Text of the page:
Bacteriology of the paranasal sinuses in pediatric cystic fibrosis patients

G. Paul Digoy, Joel D. Dunn, Julie A. Stoner, Alana Christie, Dwight T. Jones

Research output: Contribution to journalArticle

13 Citations (Scopus)

Abstract

Objectives: To review the characteristic microbiology of the paranasal sinuses in patients with cystic fibrosis who undergo endoscopic sinus surgery. To examine the subtypes of organisms cultured from the maxillary sinuses and determine their sensitivity to antibiotic therapy. Study design: Retrospective chart review. Setting: Tertiary care children's hospital. Methods: Sinus cultures were obtained from 51 patients with cystic fibrosis during endoscopic sinus procedures between 2000 and 2004 at a tertiary care children's hospital. A retrospective chart review was undertaken to obtain culture and sensitivity data of the sinus contents. Results: The most common bacteria isolated was Staphylococcus aureus (71%), followed by Pseudomonas aeruginosa (PSA) (27%), Haemophilus influenzae (21%), Staphylococcus non-aureus (16%) and Streptococcus viridans (12%). Streptococcus pneumoniae and Moraxella catarrhalis were rarely isolated (2% and 0% respectively). Twenty-nine percent of the patients with cultures positive for PSA were of the mucoid variant. Only one patient had culture positive Escherichia coli. Antibiotic resistance among the more common organisms cultured from the sinus samples is also listed. Conclusion: Staph. aureus is the most common isolate in the sinuses of this pediatric CF population followed by P. aeruginosa and H. influenzae. Although many isolates are pansensitive, some isolates are panresistant.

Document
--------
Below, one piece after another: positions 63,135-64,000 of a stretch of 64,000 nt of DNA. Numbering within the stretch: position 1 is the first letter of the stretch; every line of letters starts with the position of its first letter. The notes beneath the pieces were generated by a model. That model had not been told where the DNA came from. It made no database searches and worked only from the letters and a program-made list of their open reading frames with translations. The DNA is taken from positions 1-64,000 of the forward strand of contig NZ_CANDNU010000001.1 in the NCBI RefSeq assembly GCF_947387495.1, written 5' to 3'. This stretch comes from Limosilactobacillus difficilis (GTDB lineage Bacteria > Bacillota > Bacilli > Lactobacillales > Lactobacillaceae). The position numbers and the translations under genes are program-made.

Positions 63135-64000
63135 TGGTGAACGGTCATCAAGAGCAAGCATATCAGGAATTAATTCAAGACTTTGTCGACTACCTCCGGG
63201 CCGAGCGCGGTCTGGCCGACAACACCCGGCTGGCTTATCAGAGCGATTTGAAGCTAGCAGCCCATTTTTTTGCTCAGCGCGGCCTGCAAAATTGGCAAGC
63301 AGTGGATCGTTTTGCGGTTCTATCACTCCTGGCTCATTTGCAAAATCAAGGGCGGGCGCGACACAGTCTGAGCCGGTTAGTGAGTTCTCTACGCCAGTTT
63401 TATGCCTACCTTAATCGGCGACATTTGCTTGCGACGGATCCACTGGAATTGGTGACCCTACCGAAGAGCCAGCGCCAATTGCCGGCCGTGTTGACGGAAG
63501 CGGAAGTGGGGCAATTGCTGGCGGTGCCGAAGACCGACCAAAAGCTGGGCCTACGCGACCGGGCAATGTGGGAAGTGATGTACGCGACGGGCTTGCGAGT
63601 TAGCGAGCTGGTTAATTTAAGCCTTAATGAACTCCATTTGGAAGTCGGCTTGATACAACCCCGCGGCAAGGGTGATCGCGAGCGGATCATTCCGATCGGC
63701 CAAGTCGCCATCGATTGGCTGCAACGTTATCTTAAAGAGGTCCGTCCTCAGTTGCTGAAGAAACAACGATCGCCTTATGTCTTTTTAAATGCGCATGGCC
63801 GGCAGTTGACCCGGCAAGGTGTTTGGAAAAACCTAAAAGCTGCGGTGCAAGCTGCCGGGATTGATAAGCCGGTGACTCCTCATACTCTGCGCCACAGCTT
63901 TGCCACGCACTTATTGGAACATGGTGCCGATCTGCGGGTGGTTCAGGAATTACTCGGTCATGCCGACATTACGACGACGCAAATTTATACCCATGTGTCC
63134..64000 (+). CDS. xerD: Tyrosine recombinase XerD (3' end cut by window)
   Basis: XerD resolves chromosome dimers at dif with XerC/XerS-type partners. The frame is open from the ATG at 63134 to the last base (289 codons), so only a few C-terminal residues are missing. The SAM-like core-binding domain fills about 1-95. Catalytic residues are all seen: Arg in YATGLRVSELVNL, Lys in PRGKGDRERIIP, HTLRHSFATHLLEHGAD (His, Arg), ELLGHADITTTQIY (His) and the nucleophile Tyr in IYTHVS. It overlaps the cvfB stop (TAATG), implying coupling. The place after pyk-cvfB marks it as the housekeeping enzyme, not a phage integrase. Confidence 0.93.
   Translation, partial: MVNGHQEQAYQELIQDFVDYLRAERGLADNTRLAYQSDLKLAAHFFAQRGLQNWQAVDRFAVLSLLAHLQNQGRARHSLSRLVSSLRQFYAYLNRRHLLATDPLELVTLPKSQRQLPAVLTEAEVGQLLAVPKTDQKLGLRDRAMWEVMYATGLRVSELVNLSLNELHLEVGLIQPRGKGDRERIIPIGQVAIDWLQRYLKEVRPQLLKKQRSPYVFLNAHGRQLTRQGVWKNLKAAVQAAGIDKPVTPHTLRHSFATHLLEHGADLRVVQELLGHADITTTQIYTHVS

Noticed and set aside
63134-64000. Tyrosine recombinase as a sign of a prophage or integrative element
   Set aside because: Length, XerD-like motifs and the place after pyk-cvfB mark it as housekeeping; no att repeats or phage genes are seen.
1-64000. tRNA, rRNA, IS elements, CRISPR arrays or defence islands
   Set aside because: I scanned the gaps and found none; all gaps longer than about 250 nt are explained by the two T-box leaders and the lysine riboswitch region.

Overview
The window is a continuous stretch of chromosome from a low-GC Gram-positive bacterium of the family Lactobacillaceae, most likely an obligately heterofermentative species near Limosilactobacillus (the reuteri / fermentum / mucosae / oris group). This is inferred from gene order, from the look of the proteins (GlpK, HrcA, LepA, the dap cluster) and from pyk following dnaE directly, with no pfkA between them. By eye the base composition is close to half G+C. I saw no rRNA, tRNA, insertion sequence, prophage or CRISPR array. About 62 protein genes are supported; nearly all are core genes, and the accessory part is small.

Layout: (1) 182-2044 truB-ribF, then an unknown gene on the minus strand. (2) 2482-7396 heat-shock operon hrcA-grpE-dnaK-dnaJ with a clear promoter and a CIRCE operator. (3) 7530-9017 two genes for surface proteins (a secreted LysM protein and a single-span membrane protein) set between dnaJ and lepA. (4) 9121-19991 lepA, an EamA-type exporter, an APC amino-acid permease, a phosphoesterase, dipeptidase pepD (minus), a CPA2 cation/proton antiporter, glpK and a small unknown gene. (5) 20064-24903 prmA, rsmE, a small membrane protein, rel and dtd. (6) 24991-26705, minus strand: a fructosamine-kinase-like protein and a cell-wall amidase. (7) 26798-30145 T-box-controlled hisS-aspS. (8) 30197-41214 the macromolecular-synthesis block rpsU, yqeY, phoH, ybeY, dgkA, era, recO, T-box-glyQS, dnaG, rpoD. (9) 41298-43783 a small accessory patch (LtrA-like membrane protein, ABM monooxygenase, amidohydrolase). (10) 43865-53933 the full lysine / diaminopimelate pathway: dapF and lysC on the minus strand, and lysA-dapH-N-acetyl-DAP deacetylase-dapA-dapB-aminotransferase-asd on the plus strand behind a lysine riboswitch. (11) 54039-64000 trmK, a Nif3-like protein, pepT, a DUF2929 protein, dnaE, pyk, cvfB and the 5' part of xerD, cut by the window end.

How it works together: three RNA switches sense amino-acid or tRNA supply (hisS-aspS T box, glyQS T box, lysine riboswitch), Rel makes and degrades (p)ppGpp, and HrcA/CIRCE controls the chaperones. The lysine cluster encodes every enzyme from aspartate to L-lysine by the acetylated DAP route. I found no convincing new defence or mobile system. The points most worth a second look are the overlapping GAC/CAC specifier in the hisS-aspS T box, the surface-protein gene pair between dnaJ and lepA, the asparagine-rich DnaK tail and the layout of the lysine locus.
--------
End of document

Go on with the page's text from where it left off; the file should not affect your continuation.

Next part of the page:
Original languageEnglish (US)
Pages (from-to)934-938
Number of pages5